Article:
Hewlett-Packard Co., the computer equipment giant that has been in the midst of executive upheaval and strategic soul-searching for the past year, said yesterday it plans to cut about 14,500 jobs, or a tenth of its workforce.

The layoffs are part of the Silicon Valley company's effort to control costs as it tries to compete against aggressive rivals such as Dell Inc. HP did not provide details about the impact the restructuring will have on its Washington area workforce, but the changes mean a shake-up is coming for the hundreds of HP employees focused on selling to the federal government. Rather than work in a specialized sales unit, they will be folded into a broad technology division -- a return to the structure that was in place several years ago.

"The sales force are now working for the engineers," said Mark D. Stahlman, an analyst with Caris & Co., an investment banking firm. "It gives the key managers control over sales costs and makes them accountable for ultimate results."

HP said the changes, which include discontinuing its company retirement plan in favor of a 401(k) program, will save about $1.9 billion annually starting in 2007. Analysts have expected the cuts for several months, since Mark V. Hurd signed on as chief executive in April, replacing storied executive Carly Fiorina, who was ousted in February.

Hurd said in a conference call that the changes are intended to "make us simpler, nimbler and quicker."

Analysts say the moves signal the continuation of Hurd's plan to revamp the business and reverse several of the strategies Fiorina implemented during her six years as HP's chief executive, a tenure marked by a tumultuous $25 billion merger with Compaq Computer Corp. in 2002.

The company is moving sales back into the three main divisions: technology systems, imaging and printing, and personal computing. That is a reversal of Fiorina's strategy, which created a specialized division to handle all sales to businesses and public sector clients. Hurd said that by bringing the sales teams back into each department, the engineers building HP's products will be more closely tied with their customers.

"Carly was a super saleswoman but was never really able to talk to the engineers," said Stahlman, the analyst with Caris. "What Hurd has done is given the power back to the engineers."

Cindy Shaw, an analyst with Moors & Cabot, an investment banking firm, agreed the change could be a boon for the company's sales.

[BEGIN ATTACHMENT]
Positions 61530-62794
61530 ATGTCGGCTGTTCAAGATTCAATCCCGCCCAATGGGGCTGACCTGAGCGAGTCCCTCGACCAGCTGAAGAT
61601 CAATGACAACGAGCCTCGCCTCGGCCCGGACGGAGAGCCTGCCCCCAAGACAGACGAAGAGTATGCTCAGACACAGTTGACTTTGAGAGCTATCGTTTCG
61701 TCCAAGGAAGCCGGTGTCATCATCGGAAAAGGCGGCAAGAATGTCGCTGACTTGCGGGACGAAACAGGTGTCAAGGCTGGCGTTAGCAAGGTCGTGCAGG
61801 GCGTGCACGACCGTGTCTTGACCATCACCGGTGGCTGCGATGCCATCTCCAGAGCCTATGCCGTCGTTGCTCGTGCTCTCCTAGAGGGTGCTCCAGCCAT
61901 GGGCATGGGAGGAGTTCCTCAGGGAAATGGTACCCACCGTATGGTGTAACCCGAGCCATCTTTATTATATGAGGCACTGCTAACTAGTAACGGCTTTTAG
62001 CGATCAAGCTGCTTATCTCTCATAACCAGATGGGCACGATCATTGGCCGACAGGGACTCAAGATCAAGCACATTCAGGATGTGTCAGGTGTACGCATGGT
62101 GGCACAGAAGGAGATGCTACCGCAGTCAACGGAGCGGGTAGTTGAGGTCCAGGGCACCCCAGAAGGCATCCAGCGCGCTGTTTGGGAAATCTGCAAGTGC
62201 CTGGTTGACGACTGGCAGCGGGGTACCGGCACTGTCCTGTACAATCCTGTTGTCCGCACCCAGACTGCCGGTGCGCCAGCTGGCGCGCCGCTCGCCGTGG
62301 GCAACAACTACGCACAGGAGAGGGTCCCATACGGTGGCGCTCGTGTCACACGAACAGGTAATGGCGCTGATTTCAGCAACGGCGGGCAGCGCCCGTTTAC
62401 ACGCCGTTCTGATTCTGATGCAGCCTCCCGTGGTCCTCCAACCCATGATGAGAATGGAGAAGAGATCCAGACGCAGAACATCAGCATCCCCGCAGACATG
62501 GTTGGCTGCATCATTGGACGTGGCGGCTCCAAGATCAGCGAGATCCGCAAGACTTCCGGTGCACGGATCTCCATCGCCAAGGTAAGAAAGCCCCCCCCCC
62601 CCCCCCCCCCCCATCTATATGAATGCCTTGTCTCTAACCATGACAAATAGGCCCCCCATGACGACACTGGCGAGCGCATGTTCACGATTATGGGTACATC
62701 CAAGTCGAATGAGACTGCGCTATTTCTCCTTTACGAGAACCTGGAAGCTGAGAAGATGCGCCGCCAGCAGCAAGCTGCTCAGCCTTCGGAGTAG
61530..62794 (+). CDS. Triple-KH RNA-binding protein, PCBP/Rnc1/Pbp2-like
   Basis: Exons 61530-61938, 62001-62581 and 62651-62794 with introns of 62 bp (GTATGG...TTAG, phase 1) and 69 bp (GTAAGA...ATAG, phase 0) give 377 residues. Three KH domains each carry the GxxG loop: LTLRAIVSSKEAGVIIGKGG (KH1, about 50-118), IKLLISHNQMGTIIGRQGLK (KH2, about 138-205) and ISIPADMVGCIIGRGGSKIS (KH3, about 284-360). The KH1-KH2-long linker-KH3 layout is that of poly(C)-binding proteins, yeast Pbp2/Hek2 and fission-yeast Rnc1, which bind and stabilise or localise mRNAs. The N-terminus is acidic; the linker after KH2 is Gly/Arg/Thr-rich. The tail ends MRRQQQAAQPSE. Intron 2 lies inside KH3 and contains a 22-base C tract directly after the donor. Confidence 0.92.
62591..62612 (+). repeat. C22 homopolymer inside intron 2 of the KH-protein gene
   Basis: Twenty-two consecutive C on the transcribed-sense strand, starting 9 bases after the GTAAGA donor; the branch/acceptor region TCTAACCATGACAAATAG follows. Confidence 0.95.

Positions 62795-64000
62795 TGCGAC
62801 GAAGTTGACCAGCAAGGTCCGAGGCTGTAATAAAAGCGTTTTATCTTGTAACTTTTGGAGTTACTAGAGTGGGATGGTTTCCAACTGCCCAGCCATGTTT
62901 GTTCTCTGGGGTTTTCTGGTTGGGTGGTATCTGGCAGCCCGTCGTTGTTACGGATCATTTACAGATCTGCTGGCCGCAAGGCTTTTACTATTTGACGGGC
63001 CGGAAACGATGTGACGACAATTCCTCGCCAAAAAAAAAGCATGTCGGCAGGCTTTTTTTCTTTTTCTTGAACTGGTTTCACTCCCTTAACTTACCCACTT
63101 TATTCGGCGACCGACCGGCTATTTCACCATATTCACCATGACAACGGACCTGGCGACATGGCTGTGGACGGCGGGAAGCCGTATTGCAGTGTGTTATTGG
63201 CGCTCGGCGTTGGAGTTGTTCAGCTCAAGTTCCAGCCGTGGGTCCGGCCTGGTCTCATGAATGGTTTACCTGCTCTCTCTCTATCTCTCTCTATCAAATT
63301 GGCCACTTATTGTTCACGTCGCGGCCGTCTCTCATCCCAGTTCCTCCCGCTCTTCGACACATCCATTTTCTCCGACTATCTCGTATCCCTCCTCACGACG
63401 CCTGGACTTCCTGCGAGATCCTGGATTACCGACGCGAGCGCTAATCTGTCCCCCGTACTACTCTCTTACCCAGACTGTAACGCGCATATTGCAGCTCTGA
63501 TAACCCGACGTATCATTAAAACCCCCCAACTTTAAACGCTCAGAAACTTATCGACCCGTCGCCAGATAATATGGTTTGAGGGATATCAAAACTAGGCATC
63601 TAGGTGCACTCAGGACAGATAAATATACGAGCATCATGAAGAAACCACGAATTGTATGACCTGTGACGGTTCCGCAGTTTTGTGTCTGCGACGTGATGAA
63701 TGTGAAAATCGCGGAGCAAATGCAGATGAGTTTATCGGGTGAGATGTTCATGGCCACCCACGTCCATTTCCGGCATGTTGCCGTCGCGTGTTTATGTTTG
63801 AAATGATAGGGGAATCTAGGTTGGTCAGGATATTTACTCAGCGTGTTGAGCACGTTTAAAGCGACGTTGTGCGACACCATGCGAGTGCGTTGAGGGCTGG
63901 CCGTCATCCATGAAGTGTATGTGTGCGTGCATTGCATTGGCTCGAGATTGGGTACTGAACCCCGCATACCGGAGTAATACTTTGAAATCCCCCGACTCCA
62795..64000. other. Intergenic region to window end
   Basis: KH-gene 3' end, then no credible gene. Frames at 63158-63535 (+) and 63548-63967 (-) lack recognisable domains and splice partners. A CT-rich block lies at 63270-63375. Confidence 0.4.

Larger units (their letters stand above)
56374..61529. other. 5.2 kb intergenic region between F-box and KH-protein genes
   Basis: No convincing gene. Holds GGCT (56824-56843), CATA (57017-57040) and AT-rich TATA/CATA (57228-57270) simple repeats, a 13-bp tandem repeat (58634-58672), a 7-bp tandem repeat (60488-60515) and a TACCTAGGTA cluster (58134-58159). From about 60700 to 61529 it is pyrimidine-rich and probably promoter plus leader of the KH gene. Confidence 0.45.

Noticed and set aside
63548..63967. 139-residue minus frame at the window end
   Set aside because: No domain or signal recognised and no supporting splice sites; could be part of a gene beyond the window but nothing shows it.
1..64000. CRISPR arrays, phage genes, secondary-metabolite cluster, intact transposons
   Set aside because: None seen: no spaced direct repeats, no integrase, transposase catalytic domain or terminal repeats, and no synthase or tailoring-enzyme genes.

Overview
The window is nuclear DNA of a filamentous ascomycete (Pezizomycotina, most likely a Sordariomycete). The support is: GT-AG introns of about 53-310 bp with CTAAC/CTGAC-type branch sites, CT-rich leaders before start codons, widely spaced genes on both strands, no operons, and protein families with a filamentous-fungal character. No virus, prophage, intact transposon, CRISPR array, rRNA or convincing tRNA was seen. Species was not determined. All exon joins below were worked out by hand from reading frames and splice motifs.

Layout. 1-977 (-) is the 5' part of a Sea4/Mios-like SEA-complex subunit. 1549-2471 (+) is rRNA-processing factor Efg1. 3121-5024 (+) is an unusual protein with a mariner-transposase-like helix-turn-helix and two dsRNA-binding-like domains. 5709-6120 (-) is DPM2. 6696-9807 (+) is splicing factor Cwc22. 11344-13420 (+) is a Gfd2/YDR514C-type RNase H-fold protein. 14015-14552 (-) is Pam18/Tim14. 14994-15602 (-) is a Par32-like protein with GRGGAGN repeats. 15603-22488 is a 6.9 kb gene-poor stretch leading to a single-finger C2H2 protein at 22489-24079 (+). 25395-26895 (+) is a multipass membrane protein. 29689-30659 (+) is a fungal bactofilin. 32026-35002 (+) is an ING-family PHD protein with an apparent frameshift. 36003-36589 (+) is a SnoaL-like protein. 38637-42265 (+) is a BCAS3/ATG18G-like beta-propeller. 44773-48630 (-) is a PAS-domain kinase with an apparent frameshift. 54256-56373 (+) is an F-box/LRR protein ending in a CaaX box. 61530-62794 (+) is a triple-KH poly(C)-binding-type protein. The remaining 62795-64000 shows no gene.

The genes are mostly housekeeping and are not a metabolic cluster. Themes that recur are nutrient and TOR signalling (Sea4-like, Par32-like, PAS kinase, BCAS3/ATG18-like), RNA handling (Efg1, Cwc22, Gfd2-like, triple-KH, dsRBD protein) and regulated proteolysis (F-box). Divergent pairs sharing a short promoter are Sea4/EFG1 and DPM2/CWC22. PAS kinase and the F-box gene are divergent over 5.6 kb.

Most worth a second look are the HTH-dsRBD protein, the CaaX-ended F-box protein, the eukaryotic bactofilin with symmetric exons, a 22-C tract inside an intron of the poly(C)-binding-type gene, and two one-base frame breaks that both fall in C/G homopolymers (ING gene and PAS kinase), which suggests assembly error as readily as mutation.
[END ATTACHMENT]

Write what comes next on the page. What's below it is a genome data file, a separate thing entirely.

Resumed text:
"We believe . . . that tightening links with customers by moving these functions into business units is a necessary step," Shaw wrote in a research report yesterday.

About half the layoffs will be in what the company called "support functions," including information technology, human resources and finance departments. The rest of the cuts will be spread throughout the three main business units, though the firm said sales positions and research and development professionals would be largely spared.

The layoffs are expected to be spread out over the next 18 months, and the firm said it will incur a $1.1 billion charge during the period.

Wall Street had a mixed reaction to the plan, sending shares of HP down 40 cents to close at $24.52.

"HP's widely anticipated restructuring is an important first step in fixing some of the cost and profitability problems," Laura C. Conigliaro, an analyst with Goldman Sachs, said in a research report.

HP is also winding down its company pension plan. The firm will continue to pay out the pensions of retired employees, and workers who are already enrolled in the plan will have their funds frozen at their current level. Instead of the company plan, current and new employees will contribute to a 401(k) retirement plan. The company is increasing its 401(k) matching program to 6 percent from 4 percent. That portion of the restructuring is expected to save HP $300 million annually.

The company earned $3.5 billion on $79.9 billion in revenue during its fiscal year ended Oct. 31 and will report its third-quarter results Aug. 16.

Hurd also continued to shake up the company's executive ranks yesterday. The company said Michael J. Winkler, head of the sales division that is being disbanded, will retire, and Cathy Lyons, a longtime HP executive, will become the firm's chief marketing officer. Randall D. Mott, who previously served as chief information officer at Wal-Mart Stores Inc. and rival Dell, will hold the same position at HP.

HP declined to disclose the number of employees it has in the Washington area. CoStar Realty Information Inc., a Bethesda firm that tracks real estate data, said the company occupies 277,004 square feet of office space around the Beltway. The company has a total of 1,746 employees at offices in locations such as Greenbelt, Rockville and Reston, according to CoStar. As of October, HP had 151,000 employees total.

Ryan J. Donovan, an HP spokesman, said the company views the federal government market as an important area for growth.

In 2004, the company's prime contracts with the federal government totaled $351 million, up from $297.5 million the previous year, according to preliminary data provided by Eagle Eye Publishers Inc., a Fairfax research firm. The company ranked No. 35 on Washington Technology's list of the top 100 federal contractors.

Conigliaro of Goldman Sachs said in an e-mail that she does not expect the restructuring to affect HP's federal sales because the company is still trying to expand that sector.

Hurd said that more details of the restructuring will be disclosed in coming months but added that he is not planning other major layoff announcements.

Staff researcher Richard Drezen contributed to this report.

The restructuring, which includes ending its pension program in favor of a 401(k), is expected to save Hewlett-Packard $1.9 billion starting in 2007.

HP chief Mark V. Hurd said the changes will make the firm simpler.